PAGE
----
Bus and rail chaos looms over wages and hours
Published 30/07/2016 | 02:30
Dublin Bus drivers are set to ballot for industrial action after overwhelmingly rejecting a pay rise of 8pc over three years.
Siptu has said its drivers rejected by 96pc a Labour Court recommendation for the wage increase, which is worth 2.75pc a year. The National Bus and Railworkers Union (NBRU) said its members rejected the proposal by 95pc.
The unions lodged claims for increases up to 31pc to reflect a recent Luas pay rise and unpaid social partnership increase.
Irish Rail passengers may face cancellations as unions plan a work-to-rule after accusing it of a "disgraceful two-fingered approach" to its staff.
The NBRU and Siptu yesterday outlined to staff a campaign of non-co-operation, upon which they will ballot in the coming days. Talks with management on a range of issues, including a shorter working week and productivity, broke down on Thursday.
Drivers will refuse to work on 'rest days' to cover for staff on holiday. They will also refuse to 'act up', by taking on the work of higher grades, or step in to provide cover in depots other than their own.
In a notice to shop stewards, the unions said it was "abundantly clear" that Irish Rail was "determined to block and frustrate drivers".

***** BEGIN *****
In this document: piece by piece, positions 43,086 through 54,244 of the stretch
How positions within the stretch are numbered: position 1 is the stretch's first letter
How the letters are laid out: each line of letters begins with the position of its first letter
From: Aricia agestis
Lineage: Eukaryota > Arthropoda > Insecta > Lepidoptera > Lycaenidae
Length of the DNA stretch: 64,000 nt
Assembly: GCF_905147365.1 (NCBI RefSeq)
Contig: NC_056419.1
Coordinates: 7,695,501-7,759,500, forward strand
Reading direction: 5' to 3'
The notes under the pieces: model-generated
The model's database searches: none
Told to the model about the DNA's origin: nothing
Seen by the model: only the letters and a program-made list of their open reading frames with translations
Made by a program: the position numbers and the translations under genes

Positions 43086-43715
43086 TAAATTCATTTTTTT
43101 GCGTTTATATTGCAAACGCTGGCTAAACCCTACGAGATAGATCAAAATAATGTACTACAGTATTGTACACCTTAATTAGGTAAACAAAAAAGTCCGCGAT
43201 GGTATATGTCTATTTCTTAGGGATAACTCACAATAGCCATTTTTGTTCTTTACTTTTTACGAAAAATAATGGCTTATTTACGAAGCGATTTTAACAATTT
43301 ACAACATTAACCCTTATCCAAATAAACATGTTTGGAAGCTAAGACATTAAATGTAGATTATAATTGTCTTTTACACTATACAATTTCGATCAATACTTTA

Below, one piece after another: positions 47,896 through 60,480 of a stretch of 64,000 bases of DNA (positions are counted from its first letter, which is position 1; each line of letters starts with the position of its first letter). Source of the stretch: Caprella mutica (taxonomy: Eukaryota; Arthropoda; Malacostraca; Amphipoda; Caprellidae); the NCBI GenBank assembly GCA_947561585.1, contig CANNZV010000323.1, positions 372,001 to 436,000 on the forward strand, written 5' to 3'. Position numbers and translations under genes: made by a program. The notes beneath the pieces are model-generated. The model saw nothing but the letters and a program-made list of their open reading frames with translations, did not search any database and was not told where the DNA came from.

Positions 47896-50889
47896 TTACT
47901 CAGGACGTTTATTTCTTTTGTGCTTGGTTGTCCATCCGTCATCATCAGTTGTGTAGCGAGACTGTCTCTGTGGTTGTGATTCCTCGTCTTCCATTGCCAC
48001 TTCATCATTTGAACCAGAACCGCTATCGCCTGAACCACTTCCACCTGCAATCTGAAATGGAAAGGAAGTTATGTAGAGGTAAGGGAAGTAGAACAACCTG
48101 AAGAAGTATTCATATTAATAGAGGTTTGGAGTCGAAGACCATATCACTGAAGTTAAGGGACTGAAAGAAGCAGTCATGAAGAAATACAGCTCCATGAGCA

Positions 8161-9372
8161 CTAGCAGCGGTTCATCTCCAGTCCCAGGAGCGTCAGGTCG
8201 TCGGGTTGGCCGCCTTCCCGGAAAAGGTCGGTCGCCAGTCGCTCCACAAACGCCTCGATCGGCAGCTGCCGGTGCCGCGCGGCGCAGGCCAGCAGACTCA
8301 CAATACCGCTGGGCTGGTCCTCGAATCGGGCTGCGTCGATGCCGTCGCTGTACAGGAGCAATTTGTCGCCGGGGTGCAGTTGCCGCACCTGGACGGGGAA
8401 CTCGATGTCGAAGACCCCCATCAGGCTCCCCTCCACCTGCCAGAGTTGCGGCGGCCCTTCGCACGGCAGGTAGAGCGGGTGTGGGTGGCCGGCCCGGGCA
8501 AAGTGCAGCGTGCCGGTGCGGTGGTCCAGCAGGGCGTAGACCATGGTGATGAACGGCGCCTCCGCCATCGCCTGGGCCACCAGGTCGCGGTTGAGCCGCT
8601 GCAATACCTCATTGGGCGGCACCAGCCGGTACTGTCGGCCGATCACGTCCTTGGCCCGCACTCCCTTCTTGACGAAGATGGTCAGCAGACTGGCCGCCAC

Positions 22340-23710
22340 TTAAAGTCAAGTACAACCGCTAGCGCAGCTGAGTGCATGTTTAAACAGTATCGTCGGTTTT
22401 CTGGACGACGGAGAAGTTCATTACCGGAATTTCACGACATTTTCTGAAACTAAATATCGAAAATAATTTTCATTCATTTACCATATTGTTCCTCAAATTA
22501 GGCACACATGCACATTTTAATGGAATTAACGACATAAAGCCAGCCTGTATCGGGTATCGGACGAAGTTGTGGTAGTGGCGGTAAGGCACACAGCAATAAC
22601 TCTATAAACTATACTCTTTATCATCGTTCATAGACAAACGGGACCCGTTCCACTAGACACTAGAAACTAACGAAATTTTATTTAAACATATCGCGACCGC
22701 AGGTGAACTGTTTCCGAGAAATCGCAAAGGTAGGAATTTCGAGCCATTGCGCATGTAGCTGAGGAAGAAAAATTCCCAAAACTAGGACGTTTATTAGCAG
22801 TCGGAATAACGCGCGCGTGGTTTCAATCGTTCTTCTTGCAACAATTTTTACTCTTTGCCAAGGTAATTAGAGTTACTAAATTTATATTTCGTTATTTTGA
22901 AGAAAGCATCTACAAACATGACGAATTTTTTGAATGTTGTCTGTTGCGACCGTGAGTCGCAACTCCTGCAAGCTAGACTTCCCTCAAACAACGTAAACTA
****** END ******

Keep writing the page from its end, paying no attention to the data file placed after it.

"As a result of this disgraceful two-fingered approach to its own staff, both unions are left with no choice but to ballot you (loco/Dart drivers) for a mandate for industrial action," said the message from the general secretary of the NBRU, Dermot O'Leary, and Siptu assistant organiser Paul Cullen.
Mr O'Leary said his union would now "move immediately" to ballot its Dublin Bus members for industrial action.
His members, he added, had strongly demonstrated their anger at the 8pc offer, compared with what was given to other transport workers.
The Labour Court recommended an 8.25pc pay rise up to January 2018 and said each grade of staff should enter talks with Dublin Bus with a view to increasing their pay further in return for more productivity.
Irish Rail has accused the unions of blocking the training of nine Dart drivers. Its letter said that as recently as June 25, the company had accepted that this training was "voluntarist in nature". It continued: "The trade unions have long accepted that surety with regards to driver training would form part of an overall agreement."
The ballot will begin next Tuesday and end on August 16.